Get Used to the Blue Jays Acting Like the Dodgers

Photo credit:AP
Gideon Turk
3 years ago
It’s been a strange winter for Blue Jays fans.
After months of being told that the team was interested in big-name players and making franchise-altering moves, Ross Atkins and Co. finally exploded over the past two weeks, adding Tyler Chatwood, Kirby Yates, George Springer, Marcus Semien, and as of last night, Steven Matz.
This has been a whirlwind time, and it is disorienting to see that the Blue Jays have spent the most money among all 30 MLB teams in free agency. It will take getting used to, but if yesterday’s comments from Mark Shapiro at the George Springer press conference are any indication, this is going to be the new normal for the team. The Blue Jays are going to act like the Dodgers.
The Dodgers are special because after their ownership changed hands early on last decade, all they have done is win. They have won the National League West every year since 2013, and show no signs of slowing down. They combine the analytical savviness of the Tampa Bay Rays, the player development of the Houston Astros, and the ability to spend like the New York Yankees all into one – that is what the Blue Jays are doing now.
Los Angeles drafts and acquires players, turns them into superstars, and then keeps them around with extensions (think Justin Turner, Max Muncy, and so on). When they make trades, they do so not by letting go of their top prospects, but of the players they have determined are expendable. They build depth to the point where their 40-man roster is constantly in need of trimming, because there are new good players that need to be added to it. The Dodgers develop and extend, build depth, and spend. If you view the Blue Jays off-season through that lens, it becomes clear what the plan is here.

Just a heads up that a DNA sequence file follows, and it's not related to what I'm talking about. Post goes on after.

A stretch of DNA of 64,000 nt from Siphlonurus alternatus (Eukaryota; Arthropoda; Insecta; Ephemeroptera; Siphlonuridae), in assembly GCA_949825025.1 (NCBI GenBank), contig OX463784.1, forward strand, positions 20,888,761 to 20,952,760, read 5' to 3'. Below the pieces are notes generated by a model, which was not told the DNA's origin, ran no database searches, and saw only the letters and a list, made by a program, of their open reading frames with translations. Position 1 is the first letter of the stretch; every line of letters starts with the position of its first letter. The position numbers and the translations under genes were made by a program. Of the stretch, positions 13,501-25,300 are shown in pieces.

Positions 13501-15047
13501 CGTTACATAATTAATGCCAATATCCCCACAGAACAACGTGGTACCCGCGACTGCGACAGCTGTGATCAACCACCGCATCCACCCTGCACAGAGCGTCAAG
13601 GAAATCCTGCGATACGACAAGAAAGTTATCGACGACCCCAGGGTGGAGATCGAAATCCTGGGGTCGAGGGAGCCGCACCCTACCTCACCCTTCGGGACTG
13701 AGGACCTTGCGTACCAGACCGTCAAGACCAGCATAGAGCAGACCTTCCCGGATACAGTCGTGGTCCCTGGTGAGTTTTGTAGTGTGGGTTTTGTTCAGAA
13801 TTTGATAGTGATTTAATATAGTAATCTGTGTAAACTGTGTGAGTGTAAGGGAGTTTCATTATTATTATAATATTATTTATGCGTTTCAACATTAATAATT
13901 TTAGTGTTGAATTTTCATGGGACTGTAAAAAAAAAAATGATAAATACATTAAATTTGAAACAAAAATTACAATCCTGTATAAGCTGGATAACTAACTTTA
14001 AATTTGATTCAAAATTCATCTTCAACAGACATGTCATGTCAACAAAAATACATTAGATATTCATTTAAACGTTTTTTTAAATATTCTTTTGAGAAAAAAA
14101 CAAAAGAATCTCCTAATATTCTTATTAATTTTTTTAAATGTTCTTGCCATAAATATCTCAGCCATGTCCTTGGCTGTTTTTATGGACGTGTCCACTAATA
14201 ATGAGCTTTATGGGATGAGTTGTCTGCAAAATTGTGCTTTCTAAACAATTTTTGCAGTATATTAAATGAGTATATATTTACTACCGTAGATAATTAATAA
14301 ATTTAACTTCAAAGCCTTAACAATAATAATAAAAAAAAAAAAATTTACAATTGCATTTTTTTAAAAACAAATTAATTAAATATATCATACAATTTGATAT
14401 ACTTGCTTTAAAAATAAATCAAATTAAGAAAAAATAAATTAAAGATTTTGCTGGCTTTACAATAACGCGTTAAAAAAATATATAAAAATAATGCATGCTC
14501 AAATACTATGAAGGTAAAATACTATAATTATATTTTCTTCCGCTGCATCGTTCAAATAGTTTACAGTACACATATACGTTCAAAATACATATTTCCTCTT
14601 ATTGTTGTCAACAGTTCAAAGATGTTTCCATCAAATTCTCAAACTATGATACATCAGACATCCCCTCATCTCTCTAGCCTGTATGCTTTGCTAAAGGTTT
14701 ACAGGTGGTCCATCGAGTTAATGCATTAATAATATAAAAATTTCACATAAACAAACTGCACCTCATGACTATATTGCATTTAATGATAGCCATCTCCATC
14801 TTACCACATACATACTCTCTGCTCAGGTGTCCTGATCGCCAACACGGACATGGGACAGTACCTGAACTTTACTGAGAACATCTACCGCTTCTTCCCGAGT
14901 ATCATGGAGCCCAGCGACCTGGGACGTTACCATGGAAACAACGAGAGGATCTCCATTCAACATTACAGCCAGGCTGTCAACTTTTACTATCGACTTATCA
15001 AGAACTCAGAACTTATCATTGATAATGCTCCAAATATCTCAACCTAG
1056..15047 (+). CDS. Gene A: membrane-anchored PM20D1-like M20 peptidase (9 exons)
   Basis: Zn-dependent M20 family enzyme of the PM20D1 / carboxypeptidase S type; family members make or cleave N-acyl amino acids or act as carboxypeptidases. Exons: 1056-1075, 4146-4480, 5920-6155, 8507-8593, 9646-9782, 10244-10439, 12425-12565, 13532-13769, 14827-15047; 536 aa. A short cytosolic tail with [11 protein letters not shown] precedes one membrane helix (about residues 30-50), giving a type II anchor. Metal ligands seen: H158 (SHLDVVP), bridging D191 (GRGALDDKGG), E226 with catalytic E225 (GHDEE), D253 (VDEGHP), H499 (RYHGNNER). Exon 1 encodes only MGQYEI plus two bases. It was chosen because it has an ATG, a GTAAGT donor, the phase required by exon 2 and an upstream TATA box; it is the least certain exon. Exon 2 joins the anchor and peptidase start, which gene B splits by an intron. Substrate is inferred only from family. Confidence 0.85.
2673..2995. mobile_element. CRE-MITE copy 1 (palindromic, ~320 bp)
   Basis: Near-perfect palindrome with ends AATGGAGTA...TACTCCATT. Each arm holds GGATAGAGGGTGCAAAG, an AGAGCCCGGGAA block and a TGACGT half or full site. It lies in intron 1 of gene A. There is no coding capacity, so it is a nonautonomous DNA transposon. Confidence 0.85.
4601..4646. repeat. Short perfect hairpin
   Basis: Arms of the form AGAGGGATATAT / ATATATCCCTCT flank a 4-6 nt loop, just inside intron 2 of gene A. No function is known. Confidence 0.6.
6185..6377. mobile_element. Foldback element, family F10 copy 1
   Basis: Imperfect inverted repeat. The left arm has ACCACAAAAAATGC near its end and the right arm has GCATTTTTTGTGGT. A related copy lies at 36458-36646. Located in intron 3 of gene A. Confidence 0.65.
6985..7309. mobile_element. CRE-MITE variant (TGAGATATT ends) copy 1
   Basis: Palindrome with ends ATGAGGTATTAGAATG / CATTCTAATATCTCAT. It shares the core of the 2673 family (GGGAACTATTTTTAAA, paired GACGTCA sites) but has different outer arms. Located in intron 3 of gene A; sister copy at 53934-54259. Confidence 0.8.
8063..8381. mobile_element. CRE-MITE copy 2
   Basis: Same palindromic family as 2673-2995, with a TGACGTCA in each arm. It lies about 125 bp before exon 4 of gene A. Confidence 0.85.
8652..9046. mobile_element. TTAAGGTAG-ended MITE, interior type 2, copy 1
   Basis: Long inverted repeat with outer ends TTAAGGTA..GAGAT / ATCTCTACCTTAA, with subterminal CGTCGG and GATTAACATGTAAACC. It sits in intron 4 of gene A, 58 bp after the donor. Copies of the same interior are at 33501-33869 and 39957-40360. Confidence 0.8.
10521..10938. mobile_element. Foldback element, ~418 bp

Develop and Extend

The core of the Blue Jays is built from within, and they are what have gotten the team to this point. All of those players are cheap right now and are under club control for years to come. To act like the Dodgers, the team is going to need to begin to extend those players. And they will be able to do so thanks to players like Robbie Ray, Tanner Roark, and the newly acquired Marcus Semien.
He presents possibly the most exciting and interesting part of this winter. On a one-year deal, this is obviously a brilliant move, but maybe for what it means for 2022 and beyond, not just 2021. With Semien and Matz in tow, the team now has $53.2 million coming off the books after the 2021 season. That freedom allows them to see what Semien and the other expiring contracts do in 2021, and decide whether they want to bet on them again, or take their money elsewhere.
They can be huge players in the 2021-2022 free agent market just by keeping their payroll steady, or they can use some of that money to make sure Vlad is here through 2030. Or Bichette. Or Gurriel. Or Hernandez. Any of them. They have set themselves up perfectly for these types of moves. It’s a two way street, and those players are going to need to want to sign, but all indications are that they love this team, so any offer that is fair financially should get the job done.

Build Depth